Time spent outdoors supports many aspects of children’s mental and physical health. Below are some of the research studies that make the case that nature is an important part of a child's (and adult's) health. Some of the areas of focus are on obesity prevention, muscle development, eye sight and depression. However, there are many other positive effects that children and families benefit from when they spend time playing, exploring and learning in nature.
Unstructured free play in the out-of-doors brings a host of benefits to children-from being smarter to more cooperative to healthier overall. This well-documented article by two physicians builds a strong case for the importance of unstructured free play in the out-of-doors for all age groups, and especially young children. While concerned about the "obesity epidemic" in young children, the authors say that the health benefits from outdoor play are only one aspect of the overall benefits. They suggest that the concept of "play" is more compelling and inviting to most adult caregivers, parents and guardians than "exercise." The authors cite cognitive benefits from play in nature, including creativity, problem-solving, focus and self-discipline. Social benefits include cooperation, flexibility, and self-awareness. Emotional benefits include stress reduction, reduced aggression and increased happiness. Children will be smarter, better able to get along with others, healthier and happier when they have regular opportunities for free and unstructured play in the out-of-doors. (Synthesis)
Burdette, Hillary L., M.D., M.S.; and Robert C. Whitaker, M.D, M.P.H. "Resurrecting Free Play in Young Children: Looking Beyond Fitness and Fatness to Attention, Affiliation and Affect." © 2005 American Medical Association.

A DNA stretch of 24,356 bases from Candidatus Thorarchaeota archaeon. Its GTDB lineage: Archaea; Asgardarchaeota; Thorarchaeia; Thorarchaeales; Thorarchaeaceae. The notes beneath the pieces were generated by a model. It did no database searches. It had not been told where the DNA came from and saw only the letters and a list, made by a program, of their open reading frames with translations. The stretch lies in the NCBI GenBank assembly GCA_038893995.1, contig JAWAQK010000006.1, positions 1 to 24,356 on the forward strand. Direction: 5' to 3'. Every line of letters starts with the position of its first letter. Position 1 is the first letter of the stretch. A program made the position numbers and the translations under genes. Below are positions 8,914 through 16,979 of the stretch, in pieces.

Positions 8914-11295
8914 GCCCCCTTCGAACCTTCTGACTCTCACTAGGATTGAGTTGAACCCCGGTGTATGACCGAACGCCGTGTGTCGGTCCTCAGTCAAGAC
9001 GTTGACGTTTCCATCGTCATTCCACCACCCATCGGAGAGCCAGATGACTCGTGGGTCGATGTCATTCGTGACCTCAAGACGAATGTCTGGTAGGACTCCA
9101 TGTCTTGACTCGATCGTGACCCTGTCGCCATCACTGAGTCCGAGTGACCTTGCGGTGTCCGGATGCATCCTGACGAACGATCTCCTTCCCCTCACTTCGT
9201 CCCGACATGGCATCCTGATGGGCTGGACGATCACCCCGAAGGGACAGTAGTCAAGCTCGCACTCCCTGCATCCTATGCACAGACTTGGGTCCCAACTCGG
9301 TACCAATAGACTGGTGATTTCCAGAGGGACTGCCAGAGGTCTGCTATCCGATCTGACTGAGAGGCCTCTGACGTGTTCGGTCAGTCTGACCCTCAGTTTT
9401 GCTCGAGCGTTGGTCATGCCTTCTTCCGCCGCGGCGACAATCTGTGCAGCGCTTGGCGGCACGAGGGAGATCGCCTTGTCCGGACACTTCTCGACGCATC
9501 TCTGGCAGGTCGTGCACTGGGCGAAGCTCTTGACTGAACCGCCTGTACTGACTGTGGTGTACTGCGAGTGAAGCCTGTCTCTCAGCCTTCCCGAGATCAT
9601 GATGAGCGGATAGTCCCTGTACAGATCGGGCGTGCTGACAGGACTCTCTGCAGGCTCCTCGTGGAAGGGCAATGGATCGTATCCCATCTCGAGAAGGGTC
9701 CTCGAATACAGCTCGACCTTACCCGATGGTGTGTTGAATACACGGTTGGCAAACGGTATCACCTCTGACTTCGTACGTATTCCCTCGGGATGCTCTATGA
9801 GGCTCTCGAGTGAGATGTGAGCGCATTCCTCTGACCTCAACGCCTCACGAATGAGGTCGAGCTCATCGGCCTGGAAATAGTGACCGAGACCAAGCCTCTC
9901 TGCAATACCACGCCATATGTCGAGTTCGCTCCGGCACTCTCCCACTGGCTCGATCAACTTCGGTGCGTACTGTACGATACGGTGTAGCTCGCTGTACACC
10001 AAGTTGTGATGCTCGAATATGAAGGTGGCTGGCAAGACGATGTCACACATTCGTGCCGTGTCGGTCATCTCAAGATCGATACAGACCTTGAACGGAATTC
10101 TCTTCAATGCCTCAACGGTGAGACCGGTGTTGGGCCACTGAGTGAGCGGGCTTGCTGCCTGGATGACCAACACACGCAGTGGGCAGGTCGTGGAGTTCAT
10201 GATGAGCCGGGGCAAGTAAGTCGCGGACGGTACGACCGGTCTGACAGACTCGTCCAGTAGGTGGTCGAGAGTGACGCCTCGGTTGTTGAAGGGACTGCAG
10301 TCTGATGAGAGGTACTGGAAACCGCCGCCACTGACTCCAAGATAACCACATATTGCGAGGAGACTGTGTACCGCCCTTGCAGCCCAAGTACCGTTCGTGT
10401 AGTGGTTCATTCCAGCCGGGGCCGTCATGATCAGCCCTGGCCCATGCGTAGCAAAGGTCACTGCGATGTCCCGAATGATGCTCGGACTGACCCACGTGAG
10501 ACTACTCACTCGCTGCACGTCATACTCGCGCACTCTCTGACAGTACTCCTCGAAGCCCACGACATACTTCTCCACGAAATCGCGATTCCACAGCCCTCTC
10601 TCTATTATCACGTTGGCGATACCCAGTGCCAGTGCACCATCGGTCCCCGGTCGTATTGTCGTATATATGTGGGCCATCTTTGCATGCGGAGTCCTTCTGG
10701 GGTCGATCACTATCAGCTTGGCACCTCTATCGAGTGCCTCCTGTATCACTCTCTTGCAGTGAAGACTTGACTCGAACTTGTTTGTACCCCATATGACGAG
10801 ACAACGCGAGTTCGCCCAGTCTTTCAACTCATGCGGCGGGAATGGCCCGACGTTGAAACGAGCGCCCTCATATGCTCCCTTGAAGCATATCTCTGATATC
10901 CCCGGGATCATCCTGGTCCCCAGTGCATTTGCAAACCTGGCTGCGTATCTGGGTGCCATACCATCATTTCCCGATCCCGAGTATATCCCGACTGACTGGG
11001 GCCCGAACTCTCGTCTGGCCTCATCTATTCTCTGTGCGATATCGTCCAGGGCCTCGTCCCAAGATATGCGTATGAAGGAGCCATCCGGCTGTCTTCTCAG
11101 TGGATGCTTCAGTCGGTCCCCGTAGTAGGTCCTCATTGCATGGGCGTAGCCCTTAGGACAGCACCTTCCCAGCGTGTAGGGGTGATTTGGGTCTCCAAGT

The prevalence of obesity among children aged 6 to 11 more than doubled in the past 20 years, to 17 percent of children in this age group. The rate of clinically obese adolescents (aged 12-19) more than tripled, to 17.6 percent. The Centers for Disease Control concludes that a major missing ingredient is an hour per day of moderate physical activity.
Study: CDC's National Center for Chronic Disease Prevention and Health Promotion. Division of Adolescent and School Health. Childhood Obesity. 20 Oct. 2008.
Many children in the U.S., especially minorities, need more Vitamin D. Spending time outside raises levels of Vitamin D, protecting children from bone problems and other health issues.
Study: American Academy of Pediatrics. “Many Children have suboptimal Vitamin D Levels,” Pediatrics. October 26, 2009.
Natural Settings and Cognitive Behavior: Children who are exposed to natural or outdoor settings receive benefits to their cognitive health, such as reduction of ADHD symptoms.
Study: Wells, N.M. (2000). At Home with Nature: Effects of “greenness” on children’s cognitive functioning. Environment and Behavior (32), 6, pp 775-795.
This study investigated the impact of nature experience on affect and cognition. We randomly assigned sixty participants to a 50-min walk in either a natural or an urban environment in and around Stanford, California. Before and after their walk, participants completed a series of psychological assessments of affective and cognitive functioning. Compared to the urban walk, the nature walk resulted in affective benefits (decreased anxiety, rumination, and negative affect, and preservation of positive affect) as well as cognitive benefits (increased working memory performance). This study extends previous research by demonstrating additional benefits of nature experience on affect and cognition through assessments of anxiety, rumination, and a complex measure of working memory (operation span task). These findings further our understanding of the influence of relatively brief nature experiences on affect and cognition, and help to lay the foundation for future research on the mechanisms underlying these effects.
The benefits of nature experience: Improved affect and cognition Gregory N. Bratmana,∗, Gretchen C. Dailyb, Benjamin J. Levyc, James J. Grossd
a Emmett Interdisciplinary Program in Environment and Resources, Stanford University, 473 Via Ortega, Suite 226, Stanford, CA 94305, United States
b Center for Conservation Biology (Department of Biology) and Woods Institute for the Environment, Jerry Yang & Akiko Yamazaki Environment & Energy Building – MC 4205, Stanford University, 473 Via Ortega, Stanford, CA 94305, United States
c Department of Psychology, College of Arts and Sciences, University of San Francisco, 2130 Fulton Street, San Francisco, CA 94117, United States
d Department of Psychology, Stanford University, 450 Serra Mall, Stanford, CA 94305, United States